History of Slapton Village Hall

In 1924 Mr Heygate, a resident of Slapton, gave a piece of land to the village on which to build a village hall. He became Chairman of the Trustees who managed the first actual hall. Before the hall was built, meetings to discuss village affairs had been held in the Old Assembly Rooms on Sands Road.

The cost of building the first hall was £500. The stage cost £11.5.0 (remember old money?). The Committee had raised £222.8.8; the balance was borrowed, mostly from local people on either interest or interest-free loans.

There was no electricity or heating in the first hall and even the lamps were initially borrowed. The planned simple opening had to be postponed from July to 15th October when it was combined with a ‘sale of work’.

Tenders were invited for a salaried caretaker at the rate of 5 shillings per week and a successful candidate was engaged at the bargain price of 4 shillings.

The first users for the hall included a Men’s Club, socials, bagatelle, a Women’s Club and a library ‘cupboard’. By 1926 there was also a Badminton Club, a Boy’s Club, Women’s Institute and Mother’s Union. Hiring of the hall for personal profit cost 2/6d.

In 1927, the hall was painted with voluntary labour at a cost of £6.

 The 1927 Minute Book records a Fete which was followed by a football match at 6.30pm, the village children being given a half-day school holiday. For the Fete a lighting cable was laid-on, with lights eventually being supplied.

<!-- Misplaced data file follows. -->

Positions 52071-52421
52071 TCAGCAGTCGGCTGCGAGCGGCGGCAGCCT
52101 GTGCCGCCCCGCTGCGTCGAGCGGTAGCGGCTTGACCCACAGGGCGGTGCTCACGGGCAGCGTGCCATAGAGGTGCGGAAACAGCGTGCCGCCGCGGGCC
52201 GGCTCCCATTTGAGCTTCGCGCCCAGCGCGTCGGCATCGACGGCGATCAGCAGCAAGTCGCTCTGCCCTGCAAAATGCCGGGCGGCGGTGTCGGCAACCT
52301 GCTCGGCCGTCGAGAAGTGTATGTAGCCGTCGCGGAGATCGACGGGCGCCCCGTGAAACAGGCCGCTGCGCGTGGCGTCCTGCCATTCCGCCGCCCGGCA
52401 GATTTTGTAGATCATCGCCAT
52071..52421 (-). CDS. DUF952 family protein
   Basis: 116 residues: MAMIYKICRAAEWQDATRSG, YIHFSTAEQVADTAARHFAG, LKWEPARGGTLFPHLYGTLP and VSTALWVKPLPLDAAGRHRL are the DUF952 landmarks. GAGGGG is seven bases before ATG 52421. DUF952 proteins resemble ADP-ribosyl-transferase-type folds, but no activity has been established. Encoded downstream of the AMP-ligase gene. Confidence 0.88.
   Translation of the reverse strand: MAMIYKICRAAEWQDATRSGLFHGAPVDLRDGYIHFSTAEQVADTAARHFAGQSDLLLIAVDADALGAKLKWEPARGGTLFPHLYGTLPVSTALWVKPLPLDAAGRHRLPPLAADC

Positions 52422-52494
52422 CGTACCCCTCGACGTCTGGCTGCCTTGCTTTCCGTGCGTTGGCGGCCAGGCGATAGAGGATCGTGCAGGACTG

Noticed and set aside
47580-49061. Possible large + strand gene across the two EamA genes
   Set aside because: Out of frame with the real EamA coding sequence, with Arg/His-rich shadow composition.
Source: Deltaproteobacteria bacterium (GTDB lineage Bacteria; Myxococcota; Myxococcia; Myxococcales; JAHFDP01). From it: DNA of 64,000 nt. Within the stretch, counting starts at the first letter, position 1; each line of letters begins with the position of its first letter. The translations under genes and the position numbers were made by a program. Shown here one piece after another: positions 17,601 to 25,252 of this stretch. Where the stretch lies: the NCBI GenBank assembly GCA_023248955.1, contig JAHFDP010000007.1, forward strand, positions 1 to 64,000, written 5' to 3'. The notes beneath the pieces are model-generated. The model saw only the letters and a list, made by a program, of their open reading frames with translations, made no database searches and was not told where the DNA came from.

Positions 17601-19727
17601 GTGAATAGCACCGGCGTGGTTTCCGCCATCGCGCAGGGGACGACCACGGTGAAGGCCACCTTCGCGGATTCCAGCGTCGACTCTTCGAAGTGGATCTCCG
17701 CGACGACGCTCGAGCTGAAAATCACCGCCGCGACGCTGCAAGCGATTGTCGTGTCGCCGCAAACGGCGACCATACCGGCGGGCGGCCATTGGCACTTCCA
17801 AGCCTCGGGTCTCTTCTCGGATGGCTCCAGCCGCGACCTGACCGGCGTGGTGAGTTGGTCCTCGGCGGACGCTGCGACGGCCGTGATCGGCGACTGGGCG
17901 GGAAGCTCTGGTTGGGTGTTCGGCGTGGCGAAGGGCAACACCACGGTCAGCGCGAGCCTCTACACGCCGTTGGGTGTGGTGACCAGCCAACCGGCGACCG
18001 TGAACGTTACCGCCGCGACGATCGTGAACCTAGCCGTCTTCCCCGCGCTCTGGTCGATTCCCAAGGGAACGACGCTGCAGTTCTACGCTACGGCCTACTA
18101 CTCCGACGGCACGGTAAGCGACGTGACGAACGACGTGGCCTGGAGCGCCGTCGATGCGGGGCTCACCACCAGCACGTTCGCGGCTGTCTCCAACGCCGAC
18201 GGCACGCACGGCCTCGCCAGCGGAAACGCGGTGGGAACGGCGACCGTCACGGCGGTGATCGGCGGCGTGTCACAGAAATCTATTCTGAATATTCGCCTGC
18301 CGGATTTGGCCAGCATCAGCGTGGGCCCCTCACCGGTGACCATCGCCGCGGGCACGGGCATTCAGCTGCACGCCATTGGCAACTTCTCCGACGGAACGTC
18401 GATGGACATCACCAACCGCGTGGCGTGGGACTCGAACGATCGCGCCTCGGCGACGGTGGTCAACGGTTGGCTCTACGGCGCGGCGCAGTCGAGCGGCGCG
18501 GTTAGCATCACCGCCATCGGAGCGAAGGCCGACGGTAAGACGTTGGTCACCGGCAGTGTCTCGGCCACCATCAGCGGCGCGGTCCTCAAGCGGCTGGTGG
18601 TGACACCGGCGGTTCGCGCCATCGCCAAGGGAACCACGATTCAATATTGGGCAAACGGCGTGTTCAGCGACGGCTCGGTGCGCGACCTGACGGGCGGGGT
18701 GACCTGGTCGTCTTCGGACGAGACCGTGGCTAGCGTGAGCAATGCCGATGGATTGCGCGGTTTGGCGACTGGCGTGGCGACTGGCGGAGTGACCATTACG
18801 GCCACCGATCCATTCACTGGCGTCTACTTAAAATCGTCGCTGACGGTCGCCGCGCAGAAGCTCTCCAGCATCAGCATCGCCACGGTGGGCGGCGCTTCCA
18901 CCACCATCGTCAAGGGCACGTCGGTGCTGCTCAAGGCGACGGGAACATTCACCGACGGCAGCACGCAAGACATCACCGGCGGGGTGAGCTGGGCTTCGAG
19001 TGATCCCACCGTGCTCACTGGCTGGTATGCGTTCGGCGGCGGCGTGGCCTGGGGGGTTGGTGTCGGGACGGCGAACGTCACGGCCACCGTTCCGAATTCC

Entertainment events were regular features, with the addition of a piano in 1929.  In those days, the ‘bouncer’ was known as a ‘door-keeper’ and was engaged at “a fee not to exceed 2/- for a long night”. Combined Whist Drive/Dances were popular, with special prizes for the highest scores, of 4cwt of coal and 4 bags of wood.

In 1935 an extension was built for a kitchen and dressing room.

1936 saw the Committee agreeing to the hall being kept open until 2am for dances. By this time, ongoing repairs were featuring regularly in the Minute Book.

World War II had a significant impact on hall activities, with 1939 showing a loss of business. In the war years, the village was evacuated and the hall was presumably used by American soldiers training in the area for the Normandy Landings.

In subsequent years the familiar green building continued to serve the Slapton community well, albeit with the trials and tribulations of frozen pipes, leaking roof, creaking beams and indeed, when easterly winds prevailed the whole building seemed to sway! … Always the thought was “we must have a new hall”.

Onwards to 1987. The ball was seriously set rolling and at the Annual General Meeting a separate fund-raising committee was formed comprising 12 members. The aim of this dedicated group of people was to raise £25,000 in five years. A hectic schedule of fund-raising events included a lottery, cream teas, entertainment evenings, fêtes, jumble sales and a silent auction. Meanwhile, the Village Hall Committee progressed with negotiations. Fundraising expectations were exceeded and by 1993 in excess of £33,000 was raised.

Grants of £25,000 each were obtained from South Hams Council, The Community Council of Devon and The Foundation for Sport and the Arts. A loan of £15,000 was also obtained through the Parish Council for a Public Works Loan Board Loan.

In October 1993 the bulldozer came in and suddenly the old green building was just a ‘memory’ in a heap of rubble. The new hall was completed at a total cost in the region of £120,000 including fixtures and fittings.

The official opening ceremony took place on a sunny day in 1994. Villagers were all very proud of the lovely hall with its sprung beech floor, curtains and accessories, double-glazing and instant heat to banish those cold winter evenings of the past.

You will perhaps agree that the tradition of Slapton Village Hall lives on and perhaps Mr Heygate quietly watches on and – we hope – approves!

Sandra Lawrence

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